Other publishers/authors on display were Murky Depths (Terry Martin), Pendragon Press (Chris Teague), Screaming Dreams (Steve Upham), Aethernet Magazine, Rod Rees and others (sorry I didn’t get as much chance as I would have liked to chat to everyone, and sorry if I missed anyone!).  The Wolverhampton branch of Watestones bookstore were also there.

SWAG

Book swag

I also managed to bag a few good books, a couple of which were given free in the goody bag provided to all attendees, another of which was a bonus freebie (the excellent ‘The Demi-Monde: Winter by Rod Rees, signed!), one (a Ray Bradbury anthology) I bought from the organiser Alex Davis and last but not least another from Knightwatch Press (now part of Fringeworks), ‘New Tales of the Old Ones’, which was kindly signed by Theresa Derwin.

CONCLUSION

I really enjoyed Futura. I’ve not been to a literary sf con for many years due to lack of time and involvement with other things.  This has certainly reinvigorated my interest in such events and I hope Futura not only continues at the Light House but goes from strength to strength.

Larger numbers of attendees are clearly needed to ensure its future (if you weren’t there, you missed a treat!) but I heartily congratulate organiser Alex Davis and the Light House for getting this exciting new addition to the SF calendar off the launch pad!

A few photos are given here of the programme items I attended and tables in the courtyard (see the panorama above). Click on the photos for a larger version.  If anyone pictured would like to use these images for their own publicity or on their websites they are welcome to do so as long as I am acknowledged as the photographer and a link back is given to this blog.  I have a few other photos of individual tables which aren’t shown here – if anyone needs them feel free to get in touch.

– A. Stuart Williams

Event organiser’s website:  http://www.alexdavisevents.co.uk/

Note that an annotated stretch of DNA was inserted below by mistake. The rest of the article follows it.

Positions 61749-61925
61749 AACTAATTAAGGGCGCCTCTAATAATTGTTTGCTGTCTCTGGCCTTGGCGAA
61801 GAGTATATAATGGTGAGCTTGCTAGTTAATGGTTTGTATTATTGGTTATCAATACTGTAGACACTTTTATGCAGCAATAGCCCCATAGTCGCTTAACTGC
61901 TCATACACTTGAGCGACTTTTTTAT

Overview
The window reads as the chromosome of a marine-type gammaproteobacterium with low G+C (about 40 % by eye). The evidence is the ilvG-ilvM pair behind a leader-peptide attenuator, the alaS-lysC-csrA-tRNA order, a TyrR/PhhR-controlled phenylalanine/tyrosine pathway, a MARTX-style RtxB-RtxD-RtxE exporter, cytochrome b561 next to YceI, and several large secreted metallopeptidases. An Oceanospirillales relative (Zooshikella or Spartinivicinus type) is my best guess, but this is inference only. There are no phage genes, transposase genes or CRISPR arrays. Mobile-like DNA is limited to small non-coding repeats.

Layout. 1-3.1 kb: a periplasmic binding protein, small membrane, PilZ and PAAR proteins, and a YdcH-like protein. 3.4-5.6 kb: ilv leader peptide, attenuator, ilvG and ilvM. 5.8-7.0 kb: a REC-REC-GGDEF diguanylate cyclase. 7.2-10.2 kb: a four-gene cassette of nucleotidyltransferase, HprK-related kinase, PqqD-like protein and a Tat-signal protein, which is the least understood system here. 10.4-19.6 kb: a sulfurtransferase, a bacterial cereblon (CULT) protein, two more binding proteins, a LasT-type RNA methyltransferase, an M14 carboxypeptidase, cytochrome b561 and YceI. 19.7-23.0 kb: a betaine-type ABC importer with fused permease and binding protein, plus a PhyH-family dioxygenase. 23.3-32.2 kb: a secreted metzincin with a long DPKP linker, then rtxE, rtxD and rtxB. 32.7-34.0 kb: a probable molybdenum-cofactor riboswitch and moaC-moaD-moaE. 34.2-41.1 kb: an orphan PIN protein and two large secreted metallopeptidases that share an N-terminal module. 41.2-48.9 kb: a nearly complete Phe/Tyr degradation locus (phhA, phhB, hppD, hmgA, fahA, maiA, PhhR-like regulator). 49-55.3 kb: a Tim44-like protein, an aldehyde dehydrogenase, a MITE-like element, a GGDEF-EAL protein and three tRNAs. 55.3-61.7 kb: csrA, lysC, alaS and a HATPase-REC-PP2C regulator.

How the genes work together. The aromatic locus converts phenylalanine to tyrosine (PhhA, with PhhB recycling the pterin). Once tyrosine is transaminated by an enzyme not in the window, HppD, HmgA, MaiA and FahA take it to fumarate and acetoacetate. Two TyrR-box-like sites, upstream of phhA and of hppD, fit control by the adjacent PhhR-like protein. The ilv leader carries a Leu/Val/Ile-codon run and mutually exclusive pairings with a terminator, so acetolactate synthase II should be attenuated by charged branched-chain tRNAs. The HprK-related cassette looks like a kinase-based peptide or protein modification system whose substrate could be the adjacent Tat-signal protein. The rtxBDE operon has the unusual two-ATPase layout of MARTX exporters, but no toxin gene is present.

PHOTOS

Andre Hook, Mike Chinn and Theresa Derwin presented the short story panel

Andrew Hook, Mike Chinn and Theresa Derwin presented the short story panel

GOH author Ian R MacLeod

GOH author Ian R MacLeod

GOH author Ken MacLeod

GOH author Ken MacLeod

Independent publishers panel Chris Teague, Adele Waring, Theresa Derwin and Jay Eales

Independent publishers panel Chris Teague, Adele Waring, Theresa Derwin and Jay Eales

Boundaries of SF panelists Adele Wearing, Ian R MacLeod, Andrew Hook and Selena Lock

Boundaries of SF panelists Adele Wearing, Ian R MacLeod, Andrew Hook and Selena Lock

FULL PROGRAMME

FUTURA – Saturday 15th June 2013
SCHEDULE OF THE DAY
CINEMA ONE

11am: What Makes a Great Short Story (panel)
Mike Chinn, Theresa Derwin, Andrew Hook

12pm: Guest of Honour: Ian R MacLeod
Reading and Q+A session

1pm: LUNCH BREAK

2pm: Guest of Honour: Ken MacLeod
Reading and Q+A session

3pm: Independent publishing in science-fiction (panel)
Theresa Derwin, Jay Eales, Adele Wearing, Christopher Teague

4pm: Guest of Honour: Adam Roberts
Reading and Q+A session

5pm: Raffle
Drawn by Theresa Derwin and Alex Davis
(Tickets available from registration throughout the day)

STUDIO CINEMA

11am: Creating a Strong SF setting (panel)
Janet Edwards, Kim Lakin-Smith, Rod Rees

12pm: Has SF finally broken into the mainstream? (panel)
Sarah Cawkwell, Jay Eales, Adele Wearing

1pm: LUNCH BREAK

2pm: The World of Comics and Graphic Novels
Mike Chinn, Jay Eales, Selina Lock

3pm: Technology in SF – how much do you need?
Tony Ballantyne, Sarah Cawkwell, Janet Edwards, Philip Palmer

TRAINING ROOM

Please note that in order to attend kafeeklatsches you will need to collect a free ticket from Light House box office on the day.

11am: Tony Ballanyne
Kafeeklatsch

12pm: Kim Lakin-Smith 
Kafeeklatsch

1pm: LUNCH BREAK

2pm: Adam Roberts
Kafeeklatsch

3pm: Ken MacLeod
Kafeeklatsch

4pm: Philip Palmer
Kafeeklatsch

5pm: Rod Rees
Kafeeklatsch

6pm: DINNER BREAK

7:30pm: No Kafeeklatsch

8:30pm: Janet Edwards
Kafeeklatsch

9:30pm: Ian R MacLeod
Kafeeklatsch

COURTYARD:

11am-6pm: Booksales Area
Featuring Fringeworks, Pendragon Press, Screaming Dreams, Waterstones Wolverhampton and many more booksellers

6pm: DINNER BREAK

7:30pm: Mass Signing
Your chance to get your books signed by your favourite authors at Futura!

8:30pm: BREAK

9pm: Science-fiction Quiz
Test your knowledge of SF and win some fantastic prizes at our science-fiction quiz! Maximum team size of four.

BALCONY:

11am-6pm: Balcony Bookshop and Balcony Bookswap
The Balcony Bookshop offers a unique shopping experience, with stock changing throughout the day – stop by for our host of specials each hour! Plus the Balcony Bookswap – if you don’t like the look of your free books, then switch them for another title more to your taste!